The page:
“A classic label says, ‘This is a traditional product that offers certain guarantees of quality,’ but it doesn’t provide much more than that, which makes it hard to stand out on the shelf or tell a story,” says Javier Suárez, senior designer at Atipus, a Barcelona agency. “Smaller wineries are more willing to break the rules, creating a new language that will give them access a new market niche.”
And that language generally begins with a story—the story behind the vintner, the grapes, or the land where they’re grown.
“An important part of our creative process includes visiting the environment—getting into the cellar or the vineyard and walking the grounds with the winemaker,” says Berger. “Making wine is a labor of love that can take 18 to 20 months, which means our clients are really invested in the process.”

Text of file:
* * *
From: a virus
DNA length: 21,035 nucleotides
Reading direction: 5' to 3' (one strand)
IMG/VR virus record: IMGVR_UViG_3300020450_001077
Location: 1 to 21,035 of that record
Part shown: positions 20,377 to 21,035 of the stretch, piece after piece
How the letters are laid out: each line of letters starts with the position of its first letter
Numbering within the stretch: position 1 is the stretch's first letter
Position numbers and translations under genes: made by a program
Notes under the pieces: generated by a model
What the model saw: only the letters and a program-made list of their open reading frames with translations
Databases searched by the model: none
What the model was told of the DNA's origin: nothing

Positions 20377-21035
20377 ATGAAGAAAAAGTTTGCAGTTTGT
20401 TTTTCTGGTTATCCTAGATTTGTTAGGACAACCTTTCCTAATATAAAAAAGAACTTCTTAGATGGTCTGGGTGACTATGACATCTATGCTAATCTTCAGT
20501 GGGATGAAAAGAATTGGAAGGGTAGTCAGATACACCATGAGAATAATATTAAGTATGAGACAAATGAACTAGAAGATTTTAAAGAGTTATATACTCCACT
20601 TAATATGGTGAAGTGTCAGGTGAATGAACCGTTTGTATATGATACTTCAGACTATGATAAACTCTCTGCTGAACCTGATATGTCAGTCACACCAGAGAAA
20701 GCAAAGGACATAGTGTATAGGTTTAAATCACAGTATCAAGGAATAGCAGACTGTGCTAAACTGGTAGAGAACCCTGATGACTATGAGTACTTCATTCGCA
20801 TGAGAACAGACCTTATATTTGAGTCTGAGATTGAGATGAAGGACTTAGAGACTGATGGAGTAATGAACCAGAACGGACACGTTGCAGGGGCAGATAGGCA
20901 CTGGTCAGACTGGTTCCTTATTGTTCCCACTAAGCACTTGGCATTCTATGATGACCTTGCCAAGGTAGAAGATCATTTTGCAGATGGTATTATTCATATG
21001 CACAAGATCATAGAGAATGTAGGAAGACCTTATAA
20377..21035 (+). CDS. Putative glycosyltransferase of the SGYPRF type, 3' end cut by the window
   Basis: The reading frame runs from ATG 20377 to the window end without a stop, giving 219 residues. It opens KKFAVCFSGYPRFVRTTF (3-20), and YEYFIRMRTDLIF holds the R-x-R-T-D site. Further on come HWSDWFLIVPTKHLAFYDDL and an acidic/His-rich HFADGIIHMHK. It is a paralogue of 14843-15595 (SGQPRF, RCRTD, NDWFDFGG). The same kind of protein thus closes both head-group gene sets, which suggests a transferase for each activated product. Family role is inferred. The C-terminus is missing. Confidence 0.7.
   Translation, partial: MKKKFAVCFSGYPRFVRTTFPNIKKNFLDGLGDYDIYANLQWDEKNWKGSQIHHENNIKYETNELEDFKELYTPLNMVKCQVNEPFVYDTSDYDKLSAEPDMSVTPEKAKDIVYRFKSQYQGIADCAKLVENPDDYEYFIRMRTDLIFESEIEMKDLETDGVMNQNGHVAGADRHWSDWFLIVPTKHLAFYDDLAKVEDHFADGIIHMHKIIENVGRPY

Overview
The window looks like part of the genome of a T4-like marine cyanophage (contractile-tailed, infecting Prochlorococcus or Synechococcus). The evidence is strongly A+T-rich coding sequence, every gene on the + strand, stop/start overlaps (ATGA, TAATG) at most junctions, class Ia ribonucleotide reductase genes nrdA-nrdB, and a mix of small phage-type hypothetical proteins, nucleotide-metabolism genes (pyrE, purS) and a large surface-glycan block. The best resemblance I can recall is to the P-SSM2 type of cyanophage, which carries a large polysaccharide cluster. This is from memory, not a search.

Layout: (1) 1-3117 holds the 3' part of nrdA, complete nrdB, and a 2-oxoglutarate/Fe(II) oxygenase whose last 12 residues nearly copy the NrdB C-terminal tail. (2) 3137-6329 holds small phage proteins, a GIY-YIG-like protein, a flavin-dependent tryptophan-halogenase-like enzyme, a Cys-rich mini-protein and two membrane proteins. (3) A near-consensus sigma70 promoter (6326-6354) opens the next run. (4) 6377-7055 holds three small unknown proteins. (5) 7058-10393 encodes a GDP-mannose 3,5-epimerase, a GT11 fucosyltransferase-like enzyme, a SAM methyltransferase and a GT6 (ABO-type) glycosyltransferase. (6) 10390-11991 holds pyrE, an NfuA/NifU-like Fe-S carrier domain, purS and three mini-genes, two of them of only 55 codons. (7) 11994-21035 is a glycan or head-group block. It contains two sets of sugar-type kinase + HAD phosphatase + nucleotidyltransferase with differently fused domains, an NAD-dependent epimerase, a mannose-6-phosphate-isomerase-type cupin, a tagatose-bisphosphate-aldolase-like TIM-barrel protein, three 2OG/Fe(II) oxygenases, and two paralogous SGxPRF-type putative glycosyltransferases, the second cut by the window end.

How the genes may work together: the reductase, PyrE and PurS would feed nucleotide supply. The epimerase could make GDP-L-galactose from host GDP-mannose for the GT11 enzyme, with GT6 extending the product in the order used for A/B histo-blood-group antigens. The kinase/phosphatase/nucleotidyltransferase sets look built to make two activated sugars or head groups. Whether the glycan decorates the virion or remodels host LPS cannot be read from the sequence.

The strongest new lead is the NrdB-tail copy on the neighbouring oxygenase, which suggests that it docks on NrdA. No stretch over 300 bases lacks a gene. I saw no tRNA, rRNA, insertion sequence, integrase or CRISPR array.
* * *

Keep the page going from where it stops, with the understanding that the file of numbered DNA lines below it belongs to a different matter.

Makers + Allies’ client Wonderwall releases a new vintage with a different theme each year: In 2014 the agency paired historic imagery of explorers with bright colors and bold typography; the following year, portraits of well-known artists continued the theme. The founders of No Pasa Nada started making wine as an escape from the 9-to-5 grind, and soon recognized that most wine aficionados pour a glass in search of a similar escape. So for their wine, Simple Solace, Makers + Allies crafted Dali-esque visions that start with black-and-white clip-art circa 1950, and explode into a kaleidoscope of modern imagery. “We’re never just creating art for art’s sake,” says Garrett Deiter, Berger’s husband and co-founder. “On the back of the bottle, we always tell the story that inspired it.”